Pelvic radiation - discharge
When you have radiation treatment for cancer, your body goes through changes. Follow your health care provider's instructions on how to care for yourself at home. Use the information below as a reminder.
Radiation of the pelvis - discharge; Cancer treatment - pelvic radiation; Prostate cancer - pelvic radiation; Ovarian cancer - pelvic radiation; Cervical cancer - pelvic radiation; Uterine cancer - pelvic radiation; Rectal cancer - pelvic radiation
What to Expect at Home
About 2 weeks after your first radiation treatment:
Women may have:
Both men and women may lose interest in sex.
When you have radiation treatment, color markings are drawn on your skin. DO NOT remove them. These show where to aim the radiation. If they come off, DO NOT redraw them. Tell your provider instead.
Take care of the treatment area.
Tell your provider if you have any breaks or openings in your skin.
Wear loose-fitting clothing around your stomach and pelvis.
Keep the buttocks and pelvic area clean and dry.
Ask your provider how much and what types of liquids you should drink each day.
Your provider may place you on a low-residue diet that limits the amount of roughage you eat. You need to eat enough protein and calories to keep your weight up. Ask your provider about liquid food supplements. These can help you get enough calories.
DO NOT take a laxative. Ask your provider about medicines to help with diarrhea or the need to urinate often.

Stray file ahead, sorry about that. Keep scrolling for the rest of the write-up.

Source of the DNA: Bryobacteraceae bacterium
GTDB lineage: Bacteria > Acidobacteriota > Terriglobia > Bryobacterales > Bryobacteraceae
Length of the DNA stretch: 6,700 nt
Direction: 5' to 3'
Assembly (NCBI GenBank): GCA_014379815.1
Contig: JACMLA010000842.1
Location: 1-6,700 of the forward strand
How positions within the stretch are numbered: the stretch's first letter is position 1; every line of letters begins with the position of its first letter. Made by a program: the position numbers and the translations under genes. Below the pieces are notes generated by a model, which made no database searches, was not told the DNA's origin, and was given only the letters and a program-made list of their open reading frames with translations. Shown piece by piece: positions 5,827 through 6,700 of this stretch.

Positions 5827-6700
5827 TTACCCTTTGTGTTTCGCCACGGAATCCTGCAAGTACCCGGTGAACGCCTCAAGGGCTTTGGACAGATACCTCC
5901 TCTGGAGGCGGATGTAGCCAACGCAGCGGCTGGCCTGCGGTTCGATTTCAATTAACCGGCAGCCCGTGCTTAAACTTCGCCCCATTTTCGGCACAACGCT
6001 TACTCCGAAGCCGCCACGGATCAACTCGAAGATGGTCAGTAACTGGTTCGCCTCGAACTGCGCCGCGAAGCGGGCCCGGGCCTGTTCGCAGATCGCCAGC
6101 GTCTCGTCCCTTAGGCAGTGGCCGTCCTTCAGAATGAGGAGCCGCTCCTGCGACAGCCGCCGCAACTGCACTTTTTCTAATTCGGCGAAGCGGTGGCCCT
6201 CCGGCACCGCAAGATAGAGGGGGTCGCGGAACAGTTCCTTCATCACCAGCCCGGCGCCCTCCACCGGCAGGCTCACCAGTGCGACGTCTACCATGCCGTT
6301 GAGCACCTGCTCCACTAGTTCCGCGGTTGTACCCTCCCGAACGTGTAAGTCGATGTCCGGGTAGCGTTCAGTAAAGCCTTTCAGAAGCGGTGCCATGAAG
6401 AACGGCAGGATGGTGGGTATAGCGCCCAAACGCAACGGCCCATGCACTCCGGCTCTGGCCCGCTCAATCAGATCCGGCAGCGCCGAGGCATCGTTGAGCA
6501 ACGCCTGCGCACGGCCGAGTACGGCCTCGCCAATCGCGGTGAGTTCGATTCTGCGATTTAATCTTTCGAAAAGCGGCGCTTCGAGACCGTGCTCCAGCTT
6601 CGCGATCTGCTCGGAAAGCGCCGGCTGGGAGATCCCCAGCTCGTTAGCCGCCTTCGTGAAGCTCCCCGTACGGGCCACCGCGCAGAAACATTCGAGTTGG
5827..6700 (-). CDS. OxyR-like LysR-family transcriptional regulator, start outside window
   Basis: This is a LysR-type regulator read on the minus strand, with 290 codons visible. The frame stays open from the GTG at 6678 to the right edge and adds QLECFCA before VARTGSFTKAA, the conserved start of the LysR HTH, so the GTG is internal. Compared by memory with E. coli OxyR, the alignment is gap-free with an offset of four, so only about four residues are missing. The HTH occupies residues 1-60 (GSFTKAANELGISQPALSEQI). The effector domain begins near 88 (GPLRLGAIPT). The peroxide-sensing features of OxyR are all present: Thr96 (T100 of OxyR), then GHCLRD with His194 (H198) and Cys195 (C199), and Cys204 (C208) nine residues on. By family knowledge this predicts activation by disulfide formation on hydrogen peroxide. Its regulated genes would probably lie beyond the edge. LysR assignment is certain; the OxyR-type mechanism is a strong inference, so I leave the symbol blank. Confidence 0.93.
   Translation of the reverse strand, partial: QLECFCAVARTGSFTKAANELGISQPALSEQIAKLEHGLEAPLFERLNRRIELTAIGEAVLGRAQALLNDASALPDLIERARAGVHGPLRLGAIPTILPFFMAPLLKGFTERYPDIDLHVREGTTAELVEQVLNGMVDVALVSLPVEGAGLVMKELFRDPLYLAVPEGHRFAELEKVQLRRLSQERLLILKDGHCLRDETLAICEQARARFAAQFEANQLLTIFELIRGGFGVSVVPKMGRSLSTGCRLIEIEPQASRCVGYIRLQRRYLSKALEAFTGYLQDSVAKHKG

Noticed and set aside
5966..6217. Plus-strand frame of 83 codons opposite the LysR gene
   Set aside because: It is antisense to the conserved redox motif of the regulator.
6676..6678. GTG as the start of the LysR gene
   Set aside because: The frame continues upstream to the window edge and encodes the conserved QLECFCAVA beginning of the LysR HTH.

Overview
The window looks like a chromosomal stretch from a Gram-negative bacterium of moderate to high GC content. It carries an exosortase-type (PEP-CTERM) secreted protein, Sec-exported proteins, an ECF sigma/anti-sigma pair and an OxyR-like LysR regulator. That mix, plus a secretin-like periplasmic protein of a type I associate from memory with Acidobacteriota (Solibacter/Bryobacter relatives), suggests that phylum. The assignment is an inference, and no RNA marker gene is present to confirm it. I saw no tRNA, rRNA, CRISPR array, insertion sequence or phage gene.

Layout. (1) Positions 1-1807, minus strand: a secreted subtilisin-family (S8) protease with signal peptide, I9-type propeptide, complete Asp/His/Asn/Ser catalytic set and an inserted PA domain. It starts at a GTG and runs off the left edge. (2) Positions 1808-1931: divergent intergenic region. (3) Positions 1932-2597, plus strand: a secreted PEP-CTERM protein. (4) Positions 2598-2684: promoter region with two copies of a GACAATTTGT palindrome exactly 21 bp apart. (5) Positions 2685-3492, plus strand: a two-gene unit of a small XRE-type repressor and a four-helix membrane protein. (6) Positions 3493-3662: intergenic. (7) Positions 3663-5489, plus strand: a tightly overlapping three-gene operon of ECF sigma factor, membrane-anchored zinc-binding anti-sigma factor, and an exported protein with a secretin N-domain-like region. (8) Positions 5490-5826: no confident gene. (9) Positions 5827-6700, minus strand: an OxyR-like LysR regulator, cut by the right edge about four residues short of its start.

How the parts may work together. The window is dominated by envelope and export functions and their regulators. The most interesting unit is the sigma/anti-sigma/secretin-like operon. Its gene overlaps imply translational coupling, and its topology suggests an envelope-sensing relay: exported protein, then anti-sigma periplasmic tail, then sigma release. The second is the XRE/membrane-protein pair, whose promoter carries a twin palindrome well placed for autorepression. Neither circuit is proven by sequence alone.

You may feel tired after a few days. If so:
Watch out for early signs of lymphedema (fluid build-up). Tell your provider if you have:
It is normal to have less interest in sex during and right after radiation treatments end. Your interest in sex will probably come back after your treatment is over and your life returns to normal.
Women who get radiation treatment in their pelvic areas may have shrinking or tightening of the vagina. Your provider will advise you about using a dilator, which can help gently stretch vaginal walls.
Your provider may check your blood counts regularly, especially if the radiation treatment area on your body is large.
Doroshow JH. Approach to the patient with cancer. In: Goldman L, Schafer AI, eds. Goldman-Cecil Medicine. 26th ed. Philadelphia, PA: Elsevier; 2020:chap 169.
National Cancer Institute website. Radiation therapy and you: support for people with cancer. www.cancer.gov/publications/patient-education/radiationttherapy.pdf. Updated October 2016. Accessed May 27, 2020.
Peterson MA, Wu AW. Disorders of the large intestine. In: Walls RM, Hockberger RS, Gausche-Hill M, eds. Rosen's Emergency Medicine: Concepts and Clinical Practice. 9th ed. Philadelphia, PA: Elsevier; 2018:chap 85.
Review Date: 2/6/2020
Reviewed By: Todd Gersten, MD, Hematology/Oncology, Florida Cancer Specialists & Research Institute, Wellington, FL. Review provided by VeriMed Healthcare Network. Also reviewed by David Zieve, MD, MHA, Medical Director, Brenda Conaway, Editorial Director, and the A.D.A.M. Editorial team.
The information provided herein should not be used during any medical emergency or for the diagnosis or treatment of any medical condition. A licensed medical professional should be consulted for diagnosis and treatment of any and all medical conditions. Call 911 for all medical emergencies. Links to other sites are provided for information only -- they do not constitute endorsements of those other sites. © 1997- A.D.A.M., Inc. Any duplication or distribution of the information contained herein is strictly prohibited.